Bond Street & 64th Street, Southwest Corner

Sunday, June 20, 2010

Original shoreline below West 23rd Street revisited

A little while ago (June 12) I posted a look at Tenth Avenue below 26th Street, as seen overlaid on the Commissioners' map of 1807 and the Vielé map of 1865:

Tenth Avenue below 26th Street with shorelines
(green= island in 1807, brown = 1865, heavy black line = 2010)

This morning, for another project, I was browsing in the marvelous maps available at nyc OASIS and found an overlay of the 1609 Manhattan shoreline from the fabulous Manahatta Project which differs substantially from the shoreline drawn by the Commissioners on their 1807 map.

On the Commissioners' map, Tenth Avenue ends at 23rd Street, below which the 1807 shoreline is shown to be east of what a southward continuation of the avenue would be (see above map).

On the Manahatta Project map, the projected 1609 shoreline is west of Tenth Avenue all the way down to 13th Street:

Tenth Avenue below 26th Street with 1609 shoreline
(OASIS map with Manahatta overlay)

Is one right and the other wrong? A simple bias towards current technology inclines me to believe that the Manahatta Project shoreline is correct, and that the Commissioners map shoreline is in error.

But the Manahatta Project shoreline is based on the 1782 British Headquarters map, adjusted to identifiable contemporary features with as estimated error of 40 meters or about half a block, which is about the size of the discrepancy between the two shorelines. (This isn't to fault the Manahatta Project in any way: for Manahatta Project's incredible purposes an error factor of only 40 meters is as good as perfect — the error, if indeed there is one, is only relevant to the very modest aims my Tenth Avenue "then & now" project on this blog and even so, it's only the very close proximity of this stretch of Tenth Avenue to the original shoreline — wherever, exactly, it may have been — that makes this of any interest).

And did the Commissioners undertake a whole new survey of the island, or did they rely, or how much did they rely, on previous cartographers' efforts, e.g., the 1872 map or derivatives of it?

And similarly with Vielé's map — although it represents a new survey of the island, its showing of the original shoreline, pre-landfills, must be derived from earlier, namely pre-landfill sources.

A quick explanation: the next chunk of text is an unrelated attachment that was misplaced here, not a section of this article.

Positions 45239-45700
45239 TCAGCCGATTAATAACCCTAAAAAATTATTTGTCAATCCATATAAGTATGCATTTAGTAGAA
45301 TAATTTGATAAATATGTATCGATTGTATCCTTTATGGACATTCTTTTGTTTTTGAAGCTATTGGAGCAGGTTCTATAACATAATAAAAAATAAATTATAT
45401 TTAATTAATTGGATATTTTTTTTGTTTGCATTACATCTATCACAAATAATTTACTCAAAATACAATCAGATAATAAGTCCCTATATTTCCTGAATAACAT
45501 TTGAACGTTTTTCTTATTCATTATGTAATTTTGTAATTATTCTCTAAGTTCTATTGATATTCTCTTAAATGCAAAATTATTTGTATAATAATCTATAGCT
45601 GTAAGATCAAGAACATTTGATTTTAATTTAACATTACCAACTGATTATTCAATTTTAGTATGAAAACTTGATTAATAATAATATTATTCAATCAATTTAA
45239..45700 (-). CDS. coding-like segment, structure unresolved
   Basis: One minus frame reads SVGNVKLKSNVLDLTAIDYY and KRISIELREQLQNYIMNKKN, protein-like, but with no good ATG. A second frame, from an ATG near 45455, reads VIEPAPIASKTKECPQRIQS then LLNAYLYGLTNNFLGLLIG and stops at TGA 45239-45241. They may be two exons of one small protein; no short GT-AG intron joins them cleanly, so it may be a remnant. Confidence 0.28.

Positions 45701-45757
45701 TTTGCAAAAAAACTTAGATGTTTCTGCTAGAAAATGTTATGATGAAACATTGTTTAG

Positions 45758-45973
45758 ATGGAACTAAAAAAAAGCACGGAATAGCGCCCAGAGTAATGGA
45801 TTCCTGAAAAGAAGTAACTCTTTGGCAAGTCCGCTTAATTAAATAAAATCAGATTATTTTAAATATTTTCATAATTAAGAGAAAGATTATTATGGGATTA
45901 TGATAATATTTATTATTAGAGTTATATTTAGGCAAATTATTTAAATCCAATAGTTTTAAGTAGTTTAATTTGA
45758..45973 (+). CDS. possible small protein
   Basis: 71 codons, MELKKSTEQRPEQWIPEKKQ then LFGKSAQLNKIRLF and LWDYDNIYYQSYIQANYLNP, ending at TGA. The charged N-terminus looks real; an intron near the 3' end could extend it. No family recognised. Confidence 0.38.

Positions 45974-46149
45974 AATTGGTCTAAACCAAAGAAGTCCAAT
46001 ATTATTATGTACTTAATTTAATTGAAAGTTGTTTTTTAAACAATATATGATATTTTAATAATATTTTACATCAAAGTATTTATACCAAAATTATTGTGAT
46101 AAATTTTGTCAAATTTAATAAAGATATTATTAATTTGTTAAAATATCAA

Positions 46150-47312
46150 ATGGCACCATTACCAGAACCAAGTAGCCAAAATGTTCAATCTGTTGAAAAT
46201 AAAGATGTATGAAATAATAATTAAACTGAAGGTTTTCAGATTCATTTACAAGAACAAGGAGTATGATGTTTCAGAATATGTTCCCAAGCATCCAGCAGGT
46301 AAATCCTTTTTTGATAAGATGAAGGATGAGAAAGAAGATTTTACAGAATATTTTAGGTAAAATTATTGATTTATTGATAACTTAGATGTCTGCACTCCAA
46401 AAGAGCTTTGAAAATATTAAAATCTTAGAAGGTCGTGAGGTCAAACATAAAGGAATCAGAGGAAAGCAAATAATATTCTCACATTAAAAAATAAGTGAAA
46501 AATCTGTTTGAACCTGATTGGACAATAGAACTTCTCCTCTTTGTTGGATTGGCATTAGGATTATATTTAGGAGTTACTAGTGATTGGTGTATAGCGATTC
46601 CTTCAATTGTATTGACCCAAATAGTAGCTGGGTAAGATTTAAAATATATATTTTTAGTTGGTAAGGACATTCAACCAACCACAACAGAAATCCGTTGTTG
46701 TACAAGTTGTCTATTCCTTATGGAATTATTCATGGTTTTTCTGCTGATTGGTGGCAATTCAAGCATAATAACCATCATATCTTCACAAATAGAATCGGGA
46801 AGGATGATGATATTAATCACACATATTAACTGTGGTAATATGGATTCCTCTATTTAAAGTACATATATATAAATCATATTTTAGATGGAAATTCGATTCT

One might say, in favor the Commissioners, that it is unlikely that they would have stopped Tenth Avenue at 23rd Street if the actual shoreline would have permitted its extension down to 13th Street or even lower.

It's possible of course that the Commissioners' shoreline was wrong and that, therefore, their plan for Tenth Avenue was wrong also, insofar as in that case it could have, even then, been extended below 23rd Street. But how likely is this? Even without sophisticated high tech measuring devices, the distance from a known point to the shore could be established to within an inch or so even in 1807.

This argument seems compelling to me, though I'm no expert. So I'll give the nod to the Commissioners 1807 shoreline (as shown on my first map mash-up), while keeping in mind the possibility of error that arises from the British Headquarters / Manhatta shoreline (second map).


  1. Great post, glad you've found the OASIS and Mannahatta projects (and the linkages between them) helpful. Just an FYI that we've also started to add historical georeferenced maps from the NY Public Library -- and one of the first is the Viele map (plus the Montressor and Poppleton maps of lower Manhattan).

    Unfortunately the registration of the Viele map seems to be off -- it doesn't account for breaks in the map sheets -- see this view on OASIS as an example:

    Nonetheless, hopefully this may help in your research. We've blogged it about it here and here

    We hope to add more as the NYPL "Map Warper" project continues.

  2. So where's the movement (thinking about the anti Westway movement) to remove the landfill to restore the earlier shoreline?